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To take advantage of multiple executions, choose “Any Execution Unit”. In some cases, you may want executions to run consecutively. For example, you may back up a volume to hard disk, then back up the Catalog File to a CD. In this case, you should assign the same execution unit to both operations and schedule the main backup to start before the Catalog backup. This guarantees that the second operation will not execute until the first one is complete.

Multiple Drives

Concurrent executions to multiple tape drives requires Retrospect's Advanced Tape Support add-on. You can perform concurrent executions to multiple stand-alone tape drives, or to tape libraries with multiple built-in drives.

Advanced Tape Support is not available for Retrospect Desktop or Retrospect Single Server (Disk-to-Disk).

Binding Tape Backup Sets to Tape Drives

When using multiple tape drives with Retrospect, you may want to “bind” a Backup Set to a specific drive. For example, if you have two tape drives, a faster drive and a slower drive, you may want to bind the Backup Set for your client computers to the slow drive, and the Backup Set for the local server to the fast drive. That way the networking speed and drive speed will be more in sync and the tape drives will have to spend less time repositioning the heads.

By default, Retrospect allows Backup Sets to use any available tape drive, but there are two ways to change this setting:

  • You can specify and modify the binding of a tape Backup Set through the Backup Set properties window. Go to Configure>Backup Sets, select a tape Backup Set, and click Properties. In the Properties window, click the Binding tab. Click “Selected tape drives” and select one or more drives. You can also remove a binding by selecting “Any tape drive”.
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  • You can also specify and modify the binding of a tape Backup Set through the Storage Devices window. Click Configure>Devices. In the Storage Devices window, click the Binding tab. Select a Backup Set, click “Selected tape drives,” and select one or more drives. You can also remove a binding by selecting “Any tape drive”.
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Multiple Tape Drive Strategies

Retrospect Advanced Tape Support (ATS) add-on allows Retrospect to write to multiple tape drives or read and write to separate tape drives at the same time. This allows for more data to be backed up in a given backup window.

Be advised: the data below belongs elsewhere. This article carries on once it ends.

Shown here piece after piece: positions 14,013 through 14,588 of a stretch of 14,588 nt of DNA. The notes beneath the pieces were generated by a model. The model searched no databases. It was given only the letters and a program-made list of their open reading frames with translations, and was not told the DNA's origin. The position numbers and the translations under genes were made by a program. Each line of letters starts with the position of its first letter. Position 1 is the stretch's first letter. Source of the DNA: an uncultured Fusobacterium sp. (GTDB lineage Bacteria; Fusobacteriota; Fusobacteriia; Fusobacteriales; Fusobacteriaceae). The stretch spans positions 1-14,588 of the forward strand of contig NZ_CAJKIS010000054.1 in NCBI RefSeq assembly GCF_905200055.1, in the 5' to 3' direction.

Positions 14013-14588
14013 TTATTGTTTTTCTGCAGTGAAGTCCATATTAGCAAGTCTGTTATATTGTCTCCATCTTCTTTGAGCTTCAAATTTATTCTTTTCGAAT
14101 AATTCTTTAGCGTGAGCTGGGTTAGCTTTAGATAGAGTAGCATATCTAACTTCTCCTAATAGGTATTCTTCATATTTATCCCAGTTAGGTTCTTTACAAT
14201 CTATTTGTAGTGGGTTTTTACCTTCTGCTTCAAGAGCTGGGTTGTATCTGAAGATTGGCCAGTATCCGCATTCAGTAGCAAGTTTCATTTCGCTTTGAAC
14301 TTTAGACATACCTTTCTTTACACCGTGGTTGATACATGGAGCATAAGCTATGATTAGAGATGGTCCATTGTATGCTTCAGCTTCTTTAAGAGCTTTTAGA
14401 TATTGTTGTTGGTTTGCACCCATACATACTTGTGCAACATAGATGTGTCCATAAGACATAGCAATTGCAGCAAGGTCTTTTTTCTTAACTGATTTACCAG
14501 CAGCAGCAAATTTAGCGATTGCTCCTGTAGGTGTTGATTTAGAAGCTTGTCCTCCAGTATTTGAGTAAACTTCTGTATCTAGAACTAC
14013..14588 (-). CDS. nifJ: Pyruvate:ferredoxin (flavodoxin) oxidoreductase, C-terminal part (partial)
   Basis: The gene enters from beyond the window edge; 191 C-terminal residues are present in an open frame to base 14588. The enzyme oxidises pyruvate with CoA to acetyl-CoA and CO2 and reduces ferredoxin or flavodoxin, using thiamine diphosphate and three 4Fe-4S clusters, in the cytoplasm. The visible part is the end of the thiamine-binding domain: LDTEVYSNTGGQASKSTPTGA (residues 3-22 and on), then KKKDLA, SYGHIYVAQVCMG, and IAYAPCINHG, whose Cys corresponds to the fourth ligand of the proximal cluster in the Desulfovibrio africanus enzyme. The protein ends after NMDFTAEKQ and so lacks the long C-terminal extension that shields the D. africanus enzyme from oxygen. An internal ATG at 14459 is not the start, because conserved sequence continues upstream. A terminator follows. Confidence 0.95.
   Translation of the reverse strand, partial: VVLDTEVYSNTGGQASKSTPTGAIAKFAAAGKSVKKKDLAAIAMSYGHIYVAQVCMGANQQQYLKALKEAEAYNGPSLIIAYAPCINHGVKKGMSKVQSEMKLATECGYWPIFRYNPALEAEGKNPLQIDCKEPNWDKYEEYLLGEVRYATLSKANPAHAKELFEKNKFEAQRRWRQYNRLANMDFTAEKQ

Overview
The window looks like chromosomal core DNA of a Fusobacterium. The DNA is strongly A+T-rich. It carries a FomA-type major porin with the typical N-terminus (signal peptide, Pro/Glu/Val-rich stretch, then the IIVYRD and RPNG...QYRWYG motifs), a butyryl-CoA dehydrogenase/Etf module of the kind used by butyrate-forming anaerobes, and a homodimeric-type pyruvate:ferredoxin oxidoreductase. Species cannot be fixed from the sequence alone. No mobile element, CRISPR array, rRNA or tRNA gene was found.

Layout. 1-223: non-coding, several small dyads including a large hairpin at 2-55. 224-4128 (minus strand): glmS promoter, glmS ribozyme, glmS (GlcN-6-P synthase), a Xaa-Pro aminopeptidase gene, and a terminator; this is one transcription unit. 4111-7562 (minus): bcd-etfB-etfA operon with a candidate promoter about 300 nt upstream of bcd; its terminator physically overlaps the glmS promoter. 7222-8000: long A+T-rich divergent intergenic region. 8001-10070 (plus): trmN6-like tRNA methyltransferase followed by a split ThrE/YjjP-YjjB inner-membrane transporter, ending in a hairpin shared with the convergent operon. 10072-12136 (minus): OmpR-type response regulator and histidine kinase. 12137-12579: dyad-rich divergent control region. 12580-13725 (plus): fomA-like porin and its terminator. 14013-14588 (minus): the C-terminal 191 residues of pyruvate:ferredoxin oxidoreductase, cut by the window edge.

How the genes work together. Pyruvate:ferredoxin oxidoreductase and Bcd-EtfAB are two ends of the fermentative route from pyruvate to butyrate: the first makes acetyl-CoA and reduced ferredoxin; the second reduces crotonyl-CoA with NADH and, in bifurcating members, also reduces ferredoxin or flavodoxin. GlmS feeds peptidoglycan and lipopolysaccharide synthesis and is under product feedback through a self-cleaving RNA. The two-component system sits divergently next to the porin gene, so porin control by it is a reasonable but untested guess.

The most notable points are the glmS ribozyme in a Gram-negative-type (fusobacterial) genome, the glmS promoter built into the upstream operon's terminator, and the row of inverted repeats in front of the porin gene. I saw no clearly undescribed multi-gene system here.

The key strategy for maximizing the performance of ATS and meeting your backup window demands is to set up your scripts to stream a unique source to a unique destination, so that multiple operations can run concurrently.

If a specific source or destination is in use by one operation, Retrospect cannot use that source or destination for another concurrent operation.

The following scenarios describe how to structure your scripts and Backup Sets to get the greatest advantage from ATS:

Without Advanced Tape Support, you would most likely create one script to back up all the servers to a single Backup Set. Since you cannot back up simultaneously to two tape drives without ATS, this is a good option.

With Advanced Tape Support however, you can create two scripts, each of which backs up two servers to a different Backup Set. You can schedule the scripts to run at the same time and back up all the volumes in less time.

Scripts

Script 1

Script 2

Sources

Script 1: Server A and Server B

Script 2: Server C and Server D

Destinations

Script 1: Backup Set 1

Script 2: Backup Set 2

In this example, the servers need to get backed up every night at 10 p.m. and the notebooks need to get backed up as they’re available on the network.

Create two scripts, one regular script for the servers and a Proactive backup script for the notebooks.

Scripts

Server Backup

Notebook Backup (Proactive Backup script)

Sources

Server Backup: SQL, Exchange, file server

Notebook Backup: Notebooks

Destinations

Server Backup: Backup Set 1

Notebook Backup: Backup Set 2

Schedule

Server Backup: 10 p.m., every night

Notebook Backup: Always active

This arrangement makes it possible for Retrospect to back up the servers and the notebooks at the same time to different tape drives (as long as the resources are available).

Organize the clients into four logical groups of a similar size, then create a source group (in the Volumes Database) for each and add the clients.

Create a Backup Set and Proactive Backup script for each source group, then start Proactive Backup.